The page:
On using expert opinion in ecological analyses: a frequentist approach

Environmetrics, Volume 17 (7) – Nov 1, 2006

Loading next page...
 
/lp/wiley/on-using-expert-opinion-in-ecological-analyses-a-frequentist-approach-lTec8j0mtl
Publisher
Wiley
Copyright
Copyright © 2006 John Wiley & Sons, Ltd.
ISSN
1180-4009
eISSN
1099-095X
D.O.I.
10.1002/env.786
Publisher site
See Article on Publisher Site

Abstract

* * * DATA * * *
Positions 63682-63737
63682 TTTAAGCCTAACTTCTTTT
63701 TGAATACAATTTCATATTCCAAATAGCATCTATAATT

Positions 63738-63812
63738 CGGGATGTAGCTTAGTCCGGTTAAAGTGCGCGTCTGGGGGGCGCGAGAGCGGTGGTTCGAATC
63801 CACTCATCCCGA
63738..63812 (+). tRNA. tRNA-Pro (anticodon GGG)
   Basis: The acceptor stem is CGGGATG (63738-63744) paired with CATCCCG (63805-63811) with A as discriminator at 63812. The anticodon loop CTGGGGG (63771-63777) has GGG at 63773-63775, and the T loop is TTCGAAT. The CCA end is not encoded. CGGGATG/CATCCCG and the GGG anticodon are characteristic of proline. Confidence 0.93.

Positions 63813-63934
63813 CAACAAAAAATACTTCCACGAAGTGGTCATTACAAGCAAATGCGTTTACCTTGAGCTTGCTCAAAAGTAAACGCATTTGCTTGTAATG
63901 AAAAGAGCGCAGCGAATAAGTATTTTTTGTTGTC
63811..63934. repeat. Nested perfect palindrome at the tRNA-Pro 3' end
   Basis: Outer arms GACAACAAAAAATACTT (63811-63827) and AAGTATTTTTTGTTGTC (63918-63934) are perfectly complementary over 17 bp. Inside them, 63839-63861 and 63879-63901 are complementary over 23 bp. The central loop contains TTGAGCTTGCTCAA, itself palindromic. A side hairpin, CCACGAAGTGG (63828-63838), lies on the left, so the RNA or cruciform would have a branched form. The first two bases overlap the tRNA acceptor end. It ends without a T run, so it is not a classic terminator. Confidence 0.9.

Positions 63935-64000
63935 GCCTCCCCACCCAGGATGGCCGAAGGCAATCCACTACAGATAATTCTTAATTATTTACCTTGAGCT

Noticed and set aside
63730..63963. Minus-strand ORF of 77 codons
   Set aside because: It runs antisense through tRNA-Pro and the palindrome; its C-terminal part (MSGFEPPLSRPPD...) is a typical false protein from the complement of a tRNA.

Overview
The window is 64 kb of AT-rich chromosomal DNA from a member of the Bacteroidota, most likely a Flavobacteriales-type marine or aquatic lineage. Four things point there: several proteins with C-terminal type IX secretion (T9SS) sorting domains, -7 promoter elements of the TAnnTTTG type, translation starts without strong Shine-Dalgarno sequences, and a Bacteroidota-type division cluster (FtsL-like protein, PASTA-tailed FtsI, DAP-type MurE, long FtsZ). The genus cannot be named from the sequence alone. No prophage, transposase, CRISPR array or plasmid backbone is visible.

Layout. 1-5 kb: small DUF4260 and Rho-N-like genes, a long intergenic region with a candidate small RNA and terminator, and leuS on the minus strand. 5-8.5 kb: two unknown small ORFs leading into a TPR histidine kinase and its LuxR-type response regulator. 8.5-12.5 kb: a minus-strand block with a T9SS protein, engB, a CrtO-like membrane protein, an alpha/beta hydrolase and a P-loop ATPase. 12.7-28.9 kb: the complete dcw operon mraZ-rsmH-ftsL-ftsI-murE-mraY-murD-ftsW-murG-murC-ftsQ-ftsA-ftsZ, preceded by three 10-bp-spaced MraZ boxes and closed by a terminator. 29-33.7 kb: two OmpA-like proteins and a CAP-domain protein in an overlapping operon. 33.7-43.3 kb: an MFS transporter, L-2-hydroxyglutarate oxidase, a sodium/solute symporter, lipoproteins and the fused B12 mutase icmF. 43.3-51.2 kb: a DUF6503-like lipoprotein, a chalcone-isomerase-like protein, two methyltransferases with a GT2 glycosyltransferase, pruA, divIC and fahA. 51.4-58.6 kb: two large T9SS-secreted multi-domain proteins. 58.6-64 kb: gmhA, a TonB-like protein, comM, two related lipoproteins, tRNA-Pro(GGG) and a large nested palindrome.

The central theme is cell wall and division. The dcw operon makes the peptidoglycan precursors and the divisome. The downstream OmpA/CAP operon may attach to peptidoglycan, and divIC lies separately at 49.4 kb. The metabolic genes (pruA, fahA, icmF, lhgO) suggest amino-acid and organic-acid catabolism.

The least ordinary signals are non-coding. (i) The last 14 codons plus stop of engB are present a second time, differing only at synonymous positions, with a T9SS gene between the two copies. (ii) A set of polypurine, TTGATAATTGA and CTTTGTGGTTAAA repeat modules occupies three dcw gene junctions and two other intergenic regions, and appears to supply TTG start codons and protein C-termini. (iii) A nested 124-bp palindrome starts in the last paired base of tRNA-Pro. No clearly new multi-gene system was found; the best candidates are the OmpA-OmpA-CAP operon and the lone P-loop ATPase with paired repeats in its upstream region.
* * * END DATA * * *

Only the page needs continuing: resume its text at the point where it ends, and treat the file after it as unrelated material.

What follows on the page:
Many ecological studies are characterized by paucity of hard data. Statistical analysis in such situations leads to flat‐likelihood functions and wide confidence intervals. Although, there is paucity of hard data, expert knowledge about the phenomenon under study is many times available. Such expert opinion may be used to strengthen statistical inference in these situations. Subjective Bayesian is one approach to incorporate expert opinion in statistical studies. This approach, aside from the subjectivity, also faces operational problems. Elicitation of the prior is the most difficult step. Another is the lack of a precise quantitative definition of what characterizes an expert. In this paper, we discuss a different approach to incorporating subjective expert opinion in statistical analyses. We argue that it is easier to elicit data than to elicit a prior. Such elicited data can then be used to supplement the hard, observed data to possibly improve precision of statistical analyses. The approach suggested here also leads to a natural definition of what constitutes a useful expert. We define a useful expert as one whose opinion adds information over and above what is provided by the observed data. This can be quantified in terms of the change in the Fisher information before and after using the expert opinion. One can, thus, avoid the real possibility of using an expert opinion that adds noise, instead of information, to the hard data. We illustrate this approach using an ecological problem of modeling and predicting occurrence of species. An interesting outcome of this analysis is that statistical thinking helps discriminate between a useful expert and a not so useful expert; expertness need not be decided purely on the basis of experience, fame, or such qualitative characteristics. Copyright © 2006 John Wiley & Sons, Ltd.